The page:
Your guide to flood damage

Tips for dealing with salt water

Salt water does a lot more damage to cars than fresh water does. The corrosive qualities of both the salt and water combine to eat away at paint, create rust, and damage electrical and mechanical systems. The best way to keep your car safe is to move it to higher/drier ground, and avoid driving through water.

If you have driven through salt water, make sure to give your car a hose-down with fresh water, paying particular attention to the undercarriage, wheels, and wheel arches.

If the car has been wholly or partly submerged, it’s important to get a professional opinion on what damage may have occurred, especially if the engine has stopped due to being submerged.

How to clean up after a flood

When your house floods, the water can wreak havoc on the structure of the house, your personal belongings and the health of the inside environment.

Flood waters contain many contaminants and lots of mud. High dollar items can get ruined all at once, even with just an inch of water – for example: carpeting, wallboard, appliances and furniture.

A more severe storm or deeper flood may add damage to even more expensive systems like ducts, the heater and air conditioner, roofing, private sewage and well systems, utilities, and the foundation.

Contact us immediately

  • Lodge a claim online
  • If your insurance policy covers the damage, our team will arrange a Loss Adjuster to contact you.
  • List the damage and take photos or video recordings as you clean.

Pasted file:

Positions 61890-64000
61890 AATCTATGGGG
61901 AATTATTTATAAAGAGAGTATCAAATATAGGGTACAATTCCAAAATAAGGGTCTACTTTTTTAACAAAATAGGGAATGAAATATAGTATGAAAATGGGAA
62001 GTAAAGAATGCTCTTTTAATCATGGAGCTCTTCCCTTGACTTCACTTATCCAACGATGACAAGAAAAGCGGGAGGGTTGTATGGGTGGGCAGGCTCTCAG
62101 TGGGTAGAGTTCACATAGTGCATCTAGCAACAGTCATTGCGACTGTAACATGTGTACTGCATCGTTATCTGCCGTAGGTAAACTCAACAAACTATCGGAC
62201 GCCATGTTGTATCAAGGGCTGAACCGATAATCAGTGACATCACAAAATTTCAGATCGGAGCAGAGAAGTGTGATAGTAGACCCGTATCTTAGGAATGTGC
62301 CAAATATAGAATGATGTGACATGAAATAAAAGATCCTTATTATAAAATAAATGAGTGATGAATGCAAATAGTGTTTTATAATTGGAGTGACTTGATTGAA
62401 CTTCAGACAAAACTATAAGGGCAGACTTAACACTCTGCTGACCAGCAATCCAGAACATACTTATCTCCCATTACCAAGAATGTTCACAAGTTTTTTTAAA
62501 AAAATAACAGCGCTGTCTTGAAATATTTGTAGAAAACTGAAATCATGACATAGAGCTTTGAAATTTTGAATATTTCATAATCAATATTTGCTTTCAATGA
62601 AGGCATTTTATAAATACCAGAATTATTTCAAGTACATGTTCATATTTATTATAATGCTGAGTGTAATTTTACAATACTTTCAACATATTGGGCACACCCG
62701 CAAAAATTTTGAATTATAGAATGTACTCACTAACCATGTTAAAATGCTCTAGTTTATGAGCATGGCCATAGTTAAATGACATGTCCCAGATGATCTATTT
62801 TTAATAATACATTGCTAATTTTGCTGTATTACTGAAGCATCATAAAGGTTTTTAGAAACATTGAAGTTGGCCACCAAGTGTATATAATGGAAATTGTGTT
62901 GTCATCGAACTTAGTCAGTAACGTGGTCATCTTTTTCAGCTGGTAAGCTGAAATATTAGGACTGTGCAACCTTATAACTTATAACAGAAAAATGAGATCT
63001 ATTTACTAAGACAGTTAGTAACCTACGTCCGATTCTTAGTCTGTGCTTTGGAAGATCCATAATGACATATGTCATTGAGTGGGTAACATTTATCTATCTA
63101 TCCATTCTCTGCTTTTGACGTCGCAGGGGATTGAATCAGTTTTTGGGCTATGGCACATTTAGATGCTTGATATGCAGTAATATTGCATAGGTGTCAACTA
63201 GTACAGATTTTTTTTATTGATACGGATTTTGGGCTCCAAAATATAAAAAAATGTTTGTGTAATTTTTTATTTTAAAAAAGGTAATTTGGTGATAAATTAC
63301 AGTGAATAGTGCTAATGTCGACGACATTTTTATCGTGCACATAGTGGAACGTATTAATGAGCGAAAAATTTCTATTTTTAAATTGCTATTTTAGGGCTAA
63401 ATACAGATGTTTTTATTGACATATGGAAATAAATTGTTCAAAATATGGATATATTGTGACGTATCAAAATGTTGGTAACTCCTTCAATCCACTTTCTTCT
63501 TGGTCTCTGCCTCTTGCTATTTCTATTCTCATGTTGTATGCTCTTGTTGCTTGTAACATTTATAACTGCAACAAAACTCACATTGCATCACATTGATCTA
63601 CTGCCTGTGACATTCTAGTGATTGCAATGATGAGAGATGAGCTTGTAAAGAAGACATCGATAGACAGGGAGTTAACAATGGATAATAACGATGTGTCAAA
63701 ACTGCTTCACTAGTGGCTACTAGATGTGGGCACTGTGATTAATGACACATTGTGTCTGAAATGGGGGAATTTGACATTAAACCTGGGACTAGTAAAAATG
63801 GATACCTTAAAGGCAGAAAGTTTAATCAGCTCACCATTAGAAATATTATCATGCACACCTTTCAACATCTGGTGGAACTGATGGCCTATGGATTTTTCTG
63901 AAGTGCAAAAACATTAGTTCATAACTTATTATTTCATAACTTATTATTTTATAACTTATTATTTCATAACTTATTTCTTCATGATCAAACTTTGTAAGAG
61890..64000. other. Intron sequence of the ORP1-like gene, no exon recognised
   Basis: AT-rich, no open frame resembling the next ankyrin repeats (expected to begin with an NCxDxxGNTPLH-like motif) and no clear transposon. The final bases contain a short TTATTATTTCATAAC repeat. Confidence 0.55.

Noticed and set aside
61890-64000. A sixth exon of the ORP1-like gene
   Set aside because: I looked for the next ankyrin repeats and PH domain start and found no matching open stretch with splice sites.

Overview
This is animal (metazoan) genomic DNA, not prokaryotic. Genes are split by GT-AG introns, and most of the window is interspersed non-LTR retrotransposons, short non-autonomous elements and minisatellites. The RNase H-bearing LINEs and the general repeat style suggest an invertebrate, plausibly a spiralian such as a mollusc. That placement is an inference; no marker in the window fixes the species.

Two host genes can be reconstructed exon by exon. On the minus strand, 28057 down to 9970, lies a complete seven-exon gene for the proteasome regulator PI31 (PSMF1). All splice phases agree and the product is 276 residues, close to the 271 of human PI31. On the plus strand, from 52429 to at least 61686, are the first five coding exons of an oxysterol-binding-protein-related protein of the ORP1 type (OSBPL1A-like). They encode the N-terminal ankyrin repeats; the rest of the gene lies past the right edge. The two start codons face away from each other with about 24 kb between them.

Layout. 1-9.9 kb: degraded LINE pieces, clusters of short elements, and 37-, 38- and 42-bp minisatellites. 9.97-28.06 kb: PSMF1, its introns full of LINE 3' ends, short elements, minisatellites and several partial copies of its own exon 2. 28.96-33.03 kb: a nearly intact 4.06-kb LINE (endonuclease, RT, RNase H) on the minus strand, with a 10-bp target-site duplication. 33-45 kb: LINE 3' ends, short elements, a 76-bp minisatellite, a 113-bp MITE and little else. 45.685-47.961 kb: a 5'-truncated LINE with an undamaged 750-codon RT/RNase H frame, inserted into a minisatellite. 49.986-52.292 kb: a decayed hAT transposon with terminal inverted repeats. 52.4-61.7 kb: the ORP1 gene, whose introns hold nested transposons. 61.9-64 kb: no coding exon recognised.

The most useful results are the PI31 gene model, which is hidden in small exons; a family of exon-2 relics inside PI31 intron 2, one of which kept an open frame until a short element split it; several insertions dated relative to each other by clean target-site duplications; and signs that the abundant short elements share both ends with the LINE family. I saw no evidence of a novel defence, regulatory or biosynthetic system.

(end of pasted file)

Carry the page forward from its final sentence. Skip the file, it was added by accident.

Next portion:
• You will need keep records for insurance claims, and may need to complete applications for disaster assistance and income tax deductions.

Personal Protective Equipment

  • It is possible that any deposits in or around your property may be contaminated with sewerage, chemicals and sharp objects.
  • It is strongly recommended that you wear suitable protective equipment such as heavy duty waterproof gloves, boots and where necessary, face masks.

Contaminated Mud

  • Shovel out as much mud as possible, then use a garden sprayer or hose to wash away mud from hard surfaces.

Clean and Disinfect Every Surface

  • Scrub surfaces with hot water and a heavy duty cleaner.
  • Disinfect with either a solution of ¼ cup (50mls) chlorine bleach per gallon (5Litres) of water or a use a product that is labelled as a disinfectant to kill germs.

In the Kitchen

  • Immerse glass, porcelain, china, plastic dinnerware and enamelware for 10minutes in a disinfecting solution: 2 tablespoons of chlorine bleach per gallon of hot water.
  • Air dry dishes – do not use a towel.


Carpets can be salvaged depending on the type of water (see below for the different types of water) and the extent of damage. Here’s what you need to do:

  • Take photos of the damaged carpet and furniture.
  • Any items placed outside must be covered with plastic to protect from the weather until inspected by a Loss Adjuster.
  • Uplift carpet and underlay for disposal
  • Make sure to use protective clothing for contaminated items – gloves, masks, disposable clothing, gumboots etc.
  • Roll up carpet and leave outside for pick up (smaller items can be placed in bin liners)
  • Cut out a sample of carpet and underlay for inspection (put into a sealed bag for the Loss Adjuster)
  • If possible spray diluted bleach onto concrete/wooden floors, around skirtings after hosing out (if appropriate).
  • For furniture and paint surfaces, any household cleaning spray can be used.

Types of Water

  • Contaminated Water - Water entering the home off roads, paddocks, gardens etc may have sewage contamination, bacteria from animals or animal faeces, garden bacteria, chemicals, fertilisers etc.
  • Grey Water - Grey Water is dirt and dust in the water from within the home – e.g. water comes in through the windows or the roof and floods the home. This is salvageable. Clean Water is from the tap or Hot Water Cylinder.